"Keyword" is defined in Section 4.1.2 of [SMTP]. When used in "Keyword" is defined in Section 4.1.2 of [SMTP]. It is further
"result" above, it is further constrained by the necessity of being constrained by the necessity of being registered in the IANA registry
enumerated in Section 2.7. relevant to the context in which it is used. See Section 2.7,
Section 2.3, and Section 6.
"value" is as defined in Section 5.1 of [MIME]. "value" is as defined in Section 5.1 of [MIME].
See Section 2.5 for a description of the authserv-id element. See Section 2.5 for a description of the authserv-id element.
If the value portion of a "pvalue" construction identifies something If the value portion of a "pvalue" construction identifies something
intended to be an email identity, then it MUST use the right hand intended to be an email identity, then it MUST use the right hand
portion of that ABNF definition. portion of that ABNF definition.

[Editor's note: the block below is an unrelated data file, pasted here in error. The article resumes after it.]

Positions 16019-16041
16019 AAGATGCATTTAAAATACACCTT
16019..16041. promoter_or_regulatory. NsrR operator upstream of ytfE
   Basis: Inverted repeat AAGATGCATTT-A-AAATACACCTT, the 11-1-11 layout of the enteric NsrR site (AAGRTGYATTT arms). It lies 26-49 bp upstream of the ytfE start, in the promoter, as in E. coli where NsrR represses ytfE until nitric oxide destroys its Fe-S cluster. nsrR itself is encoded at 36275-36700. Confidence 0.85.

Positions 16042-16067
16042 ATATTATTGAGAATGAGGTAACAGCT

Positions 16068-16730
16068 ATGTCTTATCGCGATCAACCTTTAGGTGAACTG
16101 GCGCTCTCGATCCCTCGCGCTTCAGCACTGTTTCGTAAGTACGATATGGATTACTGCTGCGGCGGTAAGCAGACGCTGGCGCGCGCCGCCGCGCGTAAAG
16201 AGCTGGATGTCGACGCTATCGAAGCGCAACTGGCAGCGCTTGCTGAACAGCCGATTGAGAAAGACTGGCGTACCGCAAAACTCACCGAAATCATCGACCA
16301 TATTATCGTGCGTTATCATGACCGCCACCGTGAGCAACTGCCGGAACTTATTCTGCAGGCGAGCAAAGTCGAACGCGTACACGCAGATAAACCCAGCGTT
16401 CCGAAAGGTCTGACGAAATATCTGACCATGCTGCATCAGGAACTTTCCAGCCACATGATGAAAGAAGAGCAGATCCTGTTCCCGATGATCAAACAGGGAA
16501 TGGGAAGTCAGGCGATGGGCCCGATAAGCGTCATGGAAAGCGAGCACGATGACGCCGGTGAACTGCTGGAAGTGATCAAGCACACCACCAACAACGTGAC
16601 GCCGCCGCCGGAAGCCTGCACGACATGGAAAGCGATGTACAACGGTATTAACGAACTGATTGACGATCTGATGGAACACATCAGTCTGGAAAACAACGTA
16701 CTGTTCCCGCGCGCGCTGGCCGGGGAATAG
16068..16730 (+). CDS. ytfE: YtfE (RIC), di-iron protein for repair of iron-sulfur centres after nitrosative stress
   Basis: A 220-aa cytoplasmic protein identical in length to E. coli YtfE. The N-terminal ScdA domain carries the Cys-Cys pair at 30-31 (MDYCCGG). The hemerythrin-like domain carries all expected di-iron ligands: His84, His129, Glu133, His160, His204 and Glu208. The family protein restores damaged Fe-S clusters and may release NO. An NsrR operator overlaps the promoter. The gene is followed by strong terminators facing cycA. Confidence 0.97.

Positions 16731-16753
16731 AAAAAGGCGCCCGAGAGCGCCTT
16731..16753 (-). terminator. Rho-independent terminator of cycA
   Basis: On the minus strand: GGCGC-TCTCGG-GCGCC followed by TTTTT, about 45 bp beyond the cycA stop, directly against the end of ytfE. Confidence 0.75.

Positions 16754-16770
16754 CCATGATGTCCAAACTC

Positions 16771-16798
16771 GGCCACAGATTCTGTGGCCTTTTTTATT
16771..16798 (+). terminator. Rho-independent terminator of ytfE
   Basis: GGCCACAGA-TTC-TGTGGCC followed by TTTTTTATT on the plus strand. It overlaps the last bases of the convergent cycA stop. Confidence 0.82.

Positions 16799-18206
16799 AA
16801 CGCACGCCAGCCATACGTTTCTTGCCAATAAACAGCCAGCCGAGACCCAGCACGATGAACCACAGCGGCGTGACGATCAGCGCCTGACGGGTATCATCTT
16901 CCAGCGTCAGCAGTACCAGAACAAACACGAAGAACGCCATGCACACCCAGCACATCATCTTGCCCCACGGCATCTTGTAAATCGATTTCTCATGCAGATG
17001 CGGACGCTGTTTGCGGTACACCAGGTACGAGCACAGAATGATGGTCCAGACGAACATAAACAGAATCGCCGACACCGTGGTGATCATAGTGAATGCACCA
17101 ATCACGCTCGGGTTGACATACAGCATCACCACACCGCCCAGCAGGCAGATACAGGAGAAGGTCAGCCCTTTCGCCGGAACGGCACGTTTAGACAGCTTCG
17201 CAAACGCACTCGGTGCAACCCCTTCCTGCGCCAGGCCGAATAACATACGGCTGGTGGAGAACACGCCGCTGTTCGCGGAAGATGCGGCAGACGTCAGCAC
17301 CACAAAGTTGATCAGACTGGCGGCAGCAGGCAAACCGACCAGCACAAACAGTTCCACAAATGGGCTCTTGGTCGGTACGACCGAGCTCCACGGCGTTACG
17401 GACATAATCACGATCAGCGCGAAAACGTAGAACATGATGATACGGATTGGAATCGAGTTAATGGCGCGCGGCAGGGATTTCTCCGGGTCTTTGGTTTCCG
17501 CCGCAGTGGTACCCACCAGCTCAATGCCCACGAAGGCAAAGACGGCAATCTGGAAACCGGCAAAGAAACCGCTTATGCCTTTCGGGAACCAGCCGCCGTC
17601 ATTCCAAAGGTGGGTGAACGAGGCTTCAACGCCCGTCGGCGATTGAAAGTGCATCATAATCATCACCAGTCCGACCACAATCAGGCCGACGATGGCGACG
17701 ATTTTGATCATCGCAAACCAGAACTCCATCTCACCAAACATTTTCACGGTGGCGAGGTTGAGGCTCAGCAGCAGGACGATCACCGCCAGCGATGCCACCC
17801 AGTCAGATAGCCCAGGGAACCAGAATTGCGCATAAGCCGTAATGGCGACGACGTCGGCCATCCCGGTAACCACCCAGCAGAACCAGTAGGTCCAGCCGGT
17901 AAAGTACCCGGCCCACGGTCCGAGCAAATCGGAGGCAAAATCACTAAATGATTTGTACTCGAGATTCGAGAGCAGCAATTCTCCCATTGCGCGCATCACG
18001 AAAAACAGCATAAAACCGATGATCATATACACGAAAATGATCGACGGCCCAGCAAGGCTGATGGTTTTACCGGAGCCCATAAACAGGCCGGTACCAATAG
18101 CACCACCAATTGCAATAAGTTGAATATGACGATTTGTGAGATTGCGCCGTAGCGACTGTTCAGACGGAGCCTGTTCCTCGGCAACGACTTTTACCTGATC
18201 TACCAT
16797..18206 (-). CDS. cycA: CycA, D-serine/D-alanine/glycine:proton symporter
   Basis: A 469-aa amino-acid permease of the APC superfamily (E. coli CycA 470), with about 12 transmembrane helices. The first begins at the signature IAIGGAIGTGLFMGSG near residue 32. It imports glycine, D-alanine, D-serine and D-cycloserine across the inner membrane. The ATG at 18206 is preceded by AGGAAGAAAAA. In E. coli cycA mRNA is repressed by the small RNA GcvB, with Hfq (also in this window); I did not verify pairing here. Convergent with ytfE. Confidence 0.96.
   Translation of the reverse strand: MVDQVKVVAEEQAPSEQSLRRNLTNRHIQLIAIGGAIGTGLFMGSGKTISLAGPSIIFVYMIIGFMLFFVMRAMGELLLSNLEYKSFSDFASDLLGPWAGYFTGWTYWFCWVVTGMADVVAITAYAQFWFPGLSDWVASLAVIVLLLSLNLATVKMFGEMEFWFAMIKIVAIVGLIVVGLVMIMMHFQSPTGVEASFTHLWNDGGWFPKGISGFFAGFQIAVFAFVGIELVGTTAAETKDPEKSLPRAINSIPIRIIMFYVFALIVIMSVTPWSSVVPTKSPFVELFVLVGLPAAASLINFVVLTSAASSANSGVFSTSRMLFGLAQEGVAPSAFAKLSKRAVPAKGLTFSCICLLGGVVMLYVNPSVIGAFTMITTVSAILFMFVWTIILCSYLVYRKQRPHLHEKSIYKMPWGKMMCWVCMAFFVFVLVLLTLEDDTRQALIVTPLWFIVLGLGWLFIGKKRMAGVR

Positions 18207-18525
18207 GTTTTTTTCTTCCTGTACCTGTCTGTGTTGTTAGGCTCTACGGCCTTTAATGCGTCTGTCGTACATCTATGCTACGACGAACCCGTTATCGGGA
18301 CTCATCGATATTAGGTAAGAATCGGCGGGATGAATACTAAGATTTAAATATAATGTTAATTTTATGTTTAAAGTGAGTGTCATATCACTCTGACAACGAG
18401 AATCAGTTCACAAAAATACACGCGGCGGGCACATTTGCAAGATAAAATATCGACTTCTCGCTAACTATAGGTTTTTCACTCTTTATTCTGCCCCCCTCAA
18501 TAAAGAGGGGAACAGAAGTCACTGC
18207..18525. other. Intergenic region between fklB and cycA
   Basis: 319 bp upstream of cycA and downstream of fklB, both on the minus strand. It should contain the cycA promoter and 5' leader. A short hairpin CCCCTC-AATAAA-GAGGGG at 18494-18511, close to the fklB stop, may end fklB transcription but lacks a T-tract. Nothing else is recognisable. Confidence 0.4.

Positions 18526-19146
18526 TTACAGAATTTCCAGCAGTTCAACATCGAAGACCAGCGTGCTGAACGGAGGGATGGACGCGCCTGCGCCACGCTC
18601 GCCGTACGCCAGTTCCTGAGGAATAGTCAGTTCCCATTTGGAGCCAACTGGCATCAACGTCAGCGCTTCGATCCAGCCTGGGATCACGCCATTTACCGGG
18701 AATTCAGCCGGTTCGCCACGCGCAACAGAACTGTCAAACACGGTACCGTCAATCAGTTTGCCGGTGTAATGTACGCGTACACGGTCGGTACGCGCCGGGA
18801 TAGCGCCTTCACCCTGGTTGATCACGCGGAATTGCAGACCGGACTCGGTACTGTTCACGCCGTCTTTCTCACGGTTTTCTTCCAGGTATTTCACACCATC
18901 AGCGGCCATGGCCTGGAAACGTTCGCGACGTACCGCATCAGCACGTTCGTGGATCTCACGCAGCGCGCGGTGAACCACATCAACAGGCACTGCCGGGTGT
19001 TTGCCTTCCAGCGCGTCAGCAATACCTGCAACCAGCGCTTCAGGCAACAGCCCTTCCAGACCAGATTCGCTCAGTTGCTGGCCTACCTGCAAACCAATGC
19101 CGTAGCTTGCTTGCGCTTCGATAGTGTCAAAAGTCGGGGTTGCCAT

The list of commands eligible for use with the "smtp" ptype can be The list of commands eligible for use with the "smtp" ptype can be
found in Section 4.1 of [SMTP]. found in Section 4.1 of [SMTP].
The "propspec" may be omitted if, for example, the method was unable The "propspec" may be omitted if, for example, the method was unable
to extract any properties to do its evaluation yet has a result to to extract any properties to do its evaluation yet still has a result
report. to report. It may also be omitted if the agent generating this
result wishes not to reveal such properties to downstream agents.
Where an SMTP command name is being reported as a "property", the Where an SMTP command name is being reported as a "property", the
agent generating the header field represents that command by agent generating the header field represents that command by
converting it to lowercase and dropping any spaces (e.g., "MAIL FROM" converting it to lowercase and dropping any spaces (e.g., "MAIL FROM"
becomes "mailfrom", "RCPT TO" becomes "rcptto", etc.). becomes "mailfrom", "RCPT TO" becomes "rcptto", etc.).